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Category: Multifamily, Report Tags: Atlanta, market report

Multifamily Market Report | Atlanta, GA

Market Overview

In 2023, Atlanta’s multifamily market experienced a resurgence in demand, showcasing resilience in the face of macroeconomic challenges and a surge in new developments. Despite the increase in absorption, vacancy rates rose, primarily in high-end properties, due to extensive construction activity. While the market is saturated with upscale offerings, there’s a positive outlook for the future, as the resumption of student loan repayments may spur further demand among young professionals. Owners and operators of Class A and B properties have navigated these challenges and maintained modest rent growth despite concerns about eviction rates. Recent regulatory measures implemented in Q1 2024 aim to address these concerns, signaling a proactive approach to market stability. Looking ahead, Atlanta’s multifamily sector is expected to stabilize, with vacancy rates gradually returning to historical averages and rent growth projected to rebound by year-end as supply and demand dynamics align. Investors remain optimistic about Atlanta’s long-term potential for population and job growth, driving continued investment in the market.


Job Growth YOY

Atlanta’s job market has rebounded impressively since the pandemic, with a 5% increase in total jobs compared to pre-pandemic levels. Office-using sectors like finance, professional services, and technology have experienced robust growth, expanding by over 10% over the past four years. Atlanta remains an appealing destination for corporate relocations, evidenced by Microsoft’s commitment to Atlantic Station and the establishment of offices by tech giants like Google, Cisco, and others in Midtown. Additionally, significant expansions by companies like TK Elevator, Truist Securities, Deluxe Corporation, Papa Johns, Mailchimp, Airbnb, and Nike further emphasize the city’s attractiveness for business development. Despite a lower concentration of education and health services employment, this sector has seen substantial growth, with multiple healthcare facilities undergoing expansions to meet the needs of the growing population. While industrial sectors have faced challenges from slower consumer spending and automation, blue-collar job growth has been supported by hiring from companies like Amazon, Home Depot, and others. Despite pausing construction, Rivian, the electric vehicle manufacturer, remains committed to establishing its $5-billion manufacturing campus in Georgia while prioritizing cost efficiency and long-term growth. The city’s status as a transportation and logistics hub, along with its lower living and business costs compared to coastal metros, continues to attract residents and corporations alike, fostering sustained population and job growth.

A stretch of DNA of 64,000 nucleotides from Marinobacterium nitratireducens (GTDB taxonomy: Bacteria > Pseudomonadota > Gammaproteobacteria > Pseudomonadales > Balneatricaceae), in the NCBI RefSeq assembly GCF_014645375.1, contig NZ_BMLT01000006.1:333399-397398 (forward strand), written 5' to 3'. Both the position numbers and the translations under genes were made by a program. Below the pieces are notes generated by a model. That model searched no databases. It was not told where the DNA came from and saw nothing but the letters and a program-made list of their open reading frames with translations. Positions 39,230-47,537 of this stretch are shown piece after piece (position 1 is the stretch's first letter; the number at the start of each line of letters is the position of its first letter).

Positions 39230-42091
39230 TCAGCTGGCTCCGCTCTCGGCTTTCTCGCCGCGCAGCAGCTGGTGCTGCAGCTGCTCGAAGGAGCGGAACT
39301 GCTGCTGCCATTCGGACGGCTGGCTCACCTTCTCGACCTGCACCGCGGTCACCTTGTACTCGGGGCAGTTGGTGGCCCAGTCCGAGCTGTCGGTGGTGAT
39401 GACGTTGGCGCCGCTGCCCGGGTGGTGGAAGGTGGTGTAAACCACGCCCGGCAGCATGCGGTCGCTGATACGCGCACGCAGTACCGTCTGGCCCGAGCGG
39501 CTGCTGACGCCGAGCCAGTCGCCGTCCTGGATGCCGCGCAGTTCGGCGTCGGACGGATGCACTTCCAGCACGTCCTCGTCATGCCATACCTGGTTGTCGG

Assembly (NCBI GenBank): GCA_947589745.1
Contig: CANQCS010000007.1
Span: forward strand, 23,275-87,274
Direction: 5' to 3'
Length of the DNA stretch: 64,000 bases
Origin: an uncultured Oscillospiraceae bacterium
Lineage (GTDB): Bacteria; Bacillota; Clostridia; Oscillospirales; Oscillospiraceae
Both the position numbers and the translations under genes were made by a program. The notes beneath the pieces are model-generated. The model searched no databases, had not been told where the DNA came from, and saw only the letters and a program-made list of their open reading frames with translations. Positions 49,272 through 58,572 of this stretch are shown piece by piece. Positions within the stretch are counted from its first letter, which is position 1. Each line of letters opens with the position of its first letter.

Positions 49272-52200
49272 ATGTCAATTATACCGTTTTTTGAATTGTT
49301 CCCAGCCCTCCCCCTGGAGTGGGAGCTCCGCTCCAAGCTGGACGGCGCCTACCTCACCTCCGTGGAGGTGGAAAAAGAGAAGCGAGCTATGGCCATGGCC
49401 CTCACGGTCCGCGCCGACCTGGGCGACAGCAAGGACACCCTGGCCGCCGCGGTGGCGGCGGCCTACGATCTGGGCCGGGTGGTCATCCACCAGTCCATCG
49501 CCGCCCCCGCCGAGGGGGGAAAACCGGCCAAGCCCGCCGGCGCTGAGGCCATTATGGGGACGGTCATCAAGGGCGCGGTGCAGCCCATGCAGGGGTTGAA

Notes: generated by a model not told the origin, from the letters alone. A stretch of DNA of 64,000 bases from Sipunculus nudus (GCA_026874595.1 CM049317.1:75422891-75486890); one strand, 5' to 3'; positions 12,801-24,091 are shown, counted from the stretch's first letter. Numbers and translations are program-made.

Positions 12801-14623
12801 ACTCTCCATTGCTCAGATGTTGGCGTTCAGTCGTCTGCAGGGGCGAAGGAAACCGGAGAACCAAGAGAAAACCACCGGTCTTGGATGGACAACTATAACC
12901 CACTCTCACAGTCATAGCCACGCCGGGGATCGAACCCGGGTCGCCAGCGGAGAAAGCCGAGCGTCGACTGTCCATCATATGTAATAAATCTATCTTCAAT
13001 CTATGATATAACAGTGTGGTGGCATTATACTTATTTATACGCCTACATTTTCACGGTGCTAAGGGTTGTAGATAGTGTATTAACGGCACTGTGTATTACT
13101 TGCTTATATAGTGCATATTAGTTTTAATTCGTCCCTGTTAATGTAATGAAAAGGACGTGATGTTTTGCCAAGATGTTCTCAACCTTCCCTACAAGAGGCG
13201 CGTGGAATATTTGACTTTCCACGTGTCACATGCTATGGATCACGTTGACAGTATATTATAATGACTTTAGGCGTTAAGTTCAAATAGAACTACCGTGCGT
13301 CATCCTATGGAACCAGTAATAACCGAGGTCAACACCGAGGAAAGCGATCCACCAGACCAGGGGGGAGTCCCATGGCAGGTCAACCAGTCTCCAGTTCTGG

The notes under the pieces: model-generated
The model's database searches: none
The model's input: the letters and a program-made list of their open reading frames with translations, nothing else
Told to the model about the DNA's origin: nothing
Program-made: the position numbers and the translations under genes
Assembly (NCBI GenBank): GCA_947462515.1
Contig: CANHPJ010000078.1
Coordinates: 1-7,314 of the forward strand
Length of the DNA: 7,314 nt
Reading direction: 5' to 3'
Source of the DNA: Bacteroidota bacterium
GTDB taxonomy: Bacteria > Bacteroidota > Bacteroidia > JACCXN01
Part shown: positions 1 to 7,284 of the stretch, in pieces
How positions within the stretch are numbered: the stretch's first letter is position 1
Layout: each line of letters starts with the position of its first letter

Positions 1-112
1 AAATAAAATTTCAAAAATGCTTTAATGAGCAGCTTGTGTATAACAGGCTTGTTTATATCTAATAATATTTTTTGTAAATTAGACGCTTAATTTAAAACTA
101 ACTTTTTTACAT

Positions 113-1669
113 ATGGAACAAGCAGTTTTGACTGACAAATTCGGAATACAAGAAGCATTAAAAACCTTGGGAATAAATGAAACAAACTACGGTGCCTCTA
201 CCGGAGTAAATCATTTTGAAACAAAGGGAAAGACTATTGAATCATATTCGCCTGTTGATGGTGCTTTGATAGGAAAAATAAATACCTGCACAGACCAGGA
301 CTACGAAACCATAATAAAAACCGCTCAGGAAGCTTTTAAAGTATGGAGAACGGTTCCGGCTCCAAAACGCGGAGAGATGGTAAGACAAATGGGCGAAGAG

Federal investments have positioned Atlanta as a key hub for electric vehicle manufacturing, with major facilities from SK Innovation expected to create thousands of jobs.


Population Growth

Atlanta’s lower living and business costs compared to major East and West Coast metros continue to attract individuals and businesses. This, coupled with its strong in-migration and appeal to cost-conscious employers seeking high-quality labor, is expected to drive population and job growth in the city.


Vacancy Rate & Net Absorption